The foundation for breath work and Pranayama for yoga and life • Amsterdam
Saturday 19th January • 12:30 - 17:1560€
With asana and meditation, breath work and Pranayama are predominant facets of yoga and is often incorporated into one’s practice alongside the aforementioned elements. Furthermore, pranayama is also considered to be one of the highest forms of purification and self-discipline for the mind and the body. The physical work is essentially used to open and prepare the body to achieve an easier and more comfortable practice with advanced breathing techniques and meditative practices. It is crucial and vital to unify the three elements together to achieve the goal of growth and happiness within ourselves.
Prana means energy, life force or breath and Yama is translated as restraint or control. Pranayama is a science and for many of us, difficult to grasp and understand. Among the other yoga tools, pranayama has a very important place and should be practiced as often as possible in order to restore and maintain health and wellbeing.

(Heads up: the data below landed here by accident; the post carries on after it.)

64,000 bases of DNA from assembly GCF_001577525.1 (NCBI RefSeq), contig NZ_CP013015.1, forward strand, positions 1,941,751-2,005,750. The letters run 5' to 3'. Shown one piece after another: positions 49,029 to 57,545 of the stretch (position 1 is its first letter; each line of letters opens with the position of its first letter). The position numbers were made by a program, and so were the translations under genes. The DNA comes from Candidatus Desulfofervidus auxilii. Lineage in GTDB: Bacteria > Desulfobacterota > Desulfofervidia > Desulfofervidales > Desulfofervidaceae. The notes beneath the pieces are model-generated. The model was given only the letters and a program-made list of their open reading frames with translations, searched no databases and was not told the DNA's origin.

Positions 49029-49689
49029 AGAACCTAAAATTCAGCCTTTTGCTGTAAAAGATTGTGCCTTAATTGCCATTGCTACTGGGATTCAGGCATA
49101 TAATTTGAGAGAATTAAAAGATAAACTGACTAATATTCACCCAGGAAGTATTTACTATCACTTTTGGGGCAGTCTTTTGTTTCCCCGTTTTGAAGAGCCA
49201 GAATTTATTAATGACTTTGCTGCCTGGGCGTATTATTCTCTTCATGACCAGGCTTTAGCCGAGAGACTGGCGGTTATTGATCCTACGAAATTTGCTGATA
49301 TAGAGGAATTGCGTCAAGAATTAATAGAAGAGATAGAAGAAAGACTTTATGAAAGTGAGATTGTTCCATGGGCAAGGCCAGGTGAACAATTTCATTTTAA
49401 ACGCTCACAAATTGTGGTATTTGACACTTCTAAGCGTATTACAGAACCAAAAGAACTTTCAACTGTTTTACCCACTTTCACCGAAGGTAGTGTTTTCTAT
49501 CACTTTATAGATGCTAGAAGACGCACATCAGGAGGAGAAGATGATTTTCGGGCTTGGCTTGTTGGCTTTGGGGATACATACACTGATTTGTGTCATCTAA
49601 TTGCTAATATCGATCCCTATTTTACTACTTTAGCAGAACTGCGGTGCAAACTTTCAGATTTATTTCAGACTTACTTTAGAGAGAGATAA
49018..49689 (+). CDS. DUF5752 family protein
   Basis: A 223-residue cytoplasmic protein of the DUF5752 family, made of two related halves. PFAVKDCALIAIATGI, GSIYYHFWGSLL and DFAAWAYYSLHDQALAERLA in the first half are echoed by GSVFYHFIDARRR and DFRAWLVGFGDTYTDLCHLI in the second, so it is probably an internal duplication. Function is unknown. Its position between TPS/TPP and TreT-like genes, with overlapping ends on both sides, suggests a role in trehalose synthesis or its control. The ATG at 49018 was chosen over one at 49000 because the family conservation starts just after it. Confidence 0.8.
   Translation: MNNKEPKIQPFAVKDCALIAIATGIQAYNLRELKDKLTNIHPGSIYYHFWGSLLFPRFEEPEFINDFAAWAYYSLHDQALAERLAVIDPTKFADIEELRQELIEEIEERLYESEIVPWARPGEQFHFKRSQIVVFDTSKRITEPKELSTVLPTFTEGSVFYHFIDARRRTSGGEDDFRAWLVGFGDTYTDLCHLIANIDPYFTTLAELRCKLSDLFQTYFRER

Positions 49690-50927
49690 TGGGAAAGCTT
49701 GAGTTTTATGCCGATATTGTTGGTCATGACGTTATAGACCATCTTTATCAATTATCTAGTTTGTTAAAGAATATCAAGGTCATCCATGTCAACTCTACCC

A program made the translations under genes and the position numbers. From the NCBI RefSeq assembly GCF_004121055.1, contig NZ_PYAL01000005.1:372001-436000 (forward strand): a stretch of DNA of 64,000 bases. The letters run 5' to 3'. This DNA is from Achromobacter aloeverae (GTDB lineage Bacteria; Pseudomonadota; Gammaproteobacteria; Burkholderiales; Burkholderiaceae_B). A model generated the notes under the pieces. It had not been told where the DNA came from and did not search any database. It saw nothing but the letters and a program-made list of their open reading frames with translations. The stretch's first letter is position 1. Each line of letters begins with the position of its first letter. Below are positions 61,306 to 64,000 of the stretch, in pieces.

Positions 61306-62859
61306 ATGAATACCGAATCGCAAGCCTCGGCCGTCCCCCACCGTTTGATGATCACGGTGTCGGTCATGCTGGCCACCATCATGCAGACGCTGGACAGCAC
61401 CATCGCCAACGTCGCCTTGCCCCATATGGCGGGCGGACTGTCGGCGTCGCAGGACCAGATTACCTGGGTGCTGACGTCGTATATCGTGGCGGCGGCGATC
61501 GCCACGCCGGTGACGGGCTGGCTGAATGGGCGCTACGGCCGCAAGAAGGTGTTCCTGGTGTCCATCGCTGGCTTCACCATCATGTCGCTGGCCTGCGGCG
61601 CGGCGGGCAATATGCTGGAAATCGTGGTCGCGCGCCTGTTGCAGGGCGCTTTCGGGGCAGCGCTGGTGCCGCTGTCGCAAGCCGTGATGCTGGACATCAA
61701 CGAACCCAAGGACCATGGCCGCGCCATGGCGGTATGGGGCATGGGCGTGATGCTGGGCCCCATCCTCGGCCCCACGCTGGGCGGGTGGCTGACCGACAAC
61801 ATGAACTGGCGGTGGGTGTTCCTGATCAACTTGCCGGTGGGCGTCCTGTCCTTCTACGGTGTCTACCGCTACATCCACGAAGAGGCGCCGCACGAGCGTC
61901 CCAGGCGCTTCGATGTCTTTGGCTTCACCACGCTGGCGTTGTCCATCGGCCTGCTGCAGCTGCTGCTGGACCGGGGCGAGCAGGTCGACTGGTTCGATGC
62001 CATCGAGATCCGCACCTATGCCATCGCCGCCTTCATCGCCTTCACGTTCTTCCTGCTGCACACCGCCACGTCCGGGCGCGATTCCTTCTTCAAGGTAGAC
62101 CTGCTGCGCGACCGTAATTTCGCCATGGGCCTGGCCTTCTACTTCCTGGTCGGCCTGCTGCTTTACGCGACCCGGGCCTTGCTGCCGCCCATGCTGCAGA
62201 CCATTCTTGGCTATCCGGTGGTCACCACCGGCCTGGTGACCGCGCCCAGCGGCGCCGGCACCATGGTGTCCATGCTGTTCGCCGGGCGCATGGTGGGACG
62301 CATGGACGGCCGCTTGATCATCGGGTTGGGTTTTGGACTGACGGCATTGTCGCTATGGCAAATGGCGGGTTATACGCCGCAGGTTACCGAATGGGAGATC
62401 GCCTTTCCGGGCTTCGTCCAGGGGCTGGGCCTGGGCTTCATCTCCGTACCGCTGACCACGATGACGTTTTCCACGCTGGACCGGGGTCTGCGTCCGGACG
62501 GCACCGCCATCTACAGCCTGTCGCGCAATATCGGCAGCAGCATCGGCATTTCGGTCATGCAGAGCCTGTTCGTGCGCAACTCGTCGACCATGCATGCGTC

In this 4.5-hour workshop, we will be gently, simply and gradually introduced to breath work and pranayama by exploring various stages and steps towards a safe pursuit of these essential techniques and practices.
- The anatomy of breath
- Techniques for warming-up and how to prepare. Asanas, movement for breathwork etc
- The mechanics of breath and how to connect with it.
- Rhythm and equalising of breath
- Holistic and energetic development of breath
- Introduction and practice of the 8 classical breaths of pranayama
- The breath for everyday life.
- The breath for meditation and relaxation (yoga Nidra)
Laurent Roure, has been practicing and studying pranayama in the style of Dr. Swami Gitananda Saraswati’s yoga system for many years. He is an advocate for the Gitananda system due to its strong emphasis on physical therapeutics. Laurent’s approach to pranayama and breath work also utilises breathing techniques from outside the traditional yogic system and seamlessly embeds them into his practice and teaching. Laurent’s approach is thus finely tuned to be relevant and applicable to our twenty-first century lives.